Thousands of protesters took to the streets of Burma’s cities in anti-coup demonstrations over the weekend (14 February 2021), after a fearful night that saw residents form patrols and the army roll back laws protecting freedoms.
The military rulers have shut down the country’s internet as thousands of people joined the largest protests yet against the coup.
A near-total internet blackout is in effect with connectivity falling to 16% of ordinary levels, according to the monitoring group NetBlocks Internet Observatory. To get around this, users are using VPNs (virtual private networks) in order to access the internet.
Engineering students marched through downtown Yangon, the biggest city, wearing white and carrying placards demanding the release of former leader Aung San Suu Kyi, who has been in detention since the military overthrew her elected government on 1 February.
A convoy on motorbikes and cars drove through the capital, Naypyidaw. In the south-eastern coastal town of Dawei, a band played drums in shadows cast by awnings as crowds marched under the hot sun. In Waimaw, in the far northern Kachin state on the banks of the Irrawaddy River, crowds carried flags and sang revolutionary songs.
Many protesters across the country were holding up images of Aung San Suu Kyi’s face. Her detention, on charges of importing walkie-talkies, is due to expire on Monday. Her lawyer, Khin Maung Zaw, could not be reached for comment on what was set to happen.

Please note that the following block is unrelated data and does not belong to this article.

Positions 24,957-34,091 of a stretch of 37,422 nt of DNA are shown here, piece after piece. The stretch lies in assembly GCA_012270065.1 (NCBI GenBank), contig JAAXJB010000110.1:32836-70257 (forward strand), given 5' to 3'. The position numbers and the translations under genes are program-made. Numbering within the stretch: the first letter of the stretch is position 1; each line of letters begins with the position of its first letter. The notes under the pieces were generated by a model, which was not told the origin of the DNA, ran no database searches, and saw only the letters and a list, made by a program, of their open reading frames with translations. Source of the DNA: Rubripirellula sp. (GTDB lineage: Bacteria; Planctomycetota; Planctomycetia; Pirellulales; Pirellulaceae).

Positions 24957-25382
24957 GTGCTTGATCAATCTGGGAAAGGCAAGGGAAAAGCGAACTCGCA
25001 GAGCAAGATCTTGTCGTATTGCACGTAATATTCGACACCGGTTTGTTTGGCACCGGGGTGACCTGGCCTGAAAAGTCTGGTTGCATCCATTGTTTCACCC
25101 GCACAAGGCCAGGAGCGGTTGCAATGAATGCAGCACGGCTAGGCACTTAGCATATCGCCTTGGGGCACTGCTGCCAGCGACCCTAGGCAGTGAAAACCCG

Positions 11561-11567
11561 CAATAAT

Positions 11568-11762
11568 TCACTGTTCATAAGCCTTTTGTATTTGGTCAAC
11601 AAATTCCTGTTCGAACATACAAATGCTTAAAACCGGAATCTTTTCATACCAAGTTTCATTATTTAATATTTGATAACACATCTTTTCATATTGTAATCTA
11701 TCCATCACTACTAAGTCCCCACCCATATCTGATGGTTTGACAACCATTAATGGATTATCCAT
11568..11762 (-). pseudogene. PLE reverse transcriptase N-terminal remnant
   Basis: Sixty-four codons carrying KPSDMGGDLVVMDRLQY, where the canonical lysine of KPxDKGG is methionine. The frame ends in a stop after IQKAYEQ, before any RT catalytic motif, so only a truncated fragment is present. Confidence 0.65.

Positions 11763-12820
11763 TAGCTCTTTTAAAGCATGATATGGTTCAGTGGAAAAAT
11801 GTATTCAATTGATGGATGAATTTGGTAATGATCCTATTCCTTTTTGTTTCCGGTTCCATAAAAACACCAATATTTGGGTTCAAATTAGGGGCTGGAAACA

More than 384 people have been detained since the coup, the monitoring group Assistance Association for Political Prisoners said, in a wave of mostly night-time arrests.
“While the international community is condemning the coup, Min Aung Hlaing is using every tool he has to instigate fears and instabilities,” activist Wai Hnin Pwint Thon from the UK-based rights group Burma Campaign UK said on Twitter, referring to the army chief. Many protesters in Yangon carried signs calling to authorities to “stop kidnapping people at night”.
Residents banded together late on Saturday to patrol streets in Yangon and the country’s second-largest city Mandalay, fearing arrest raids as well as common crime after the junta ordered the release of thousands of prisoners.
Worries about criminal activity have soared since Friday, when the junta announced it would free 23,000 prisoners, saying the move was consistent with “establishing a new democratic state with peace, development and discipline” and would “please the public”.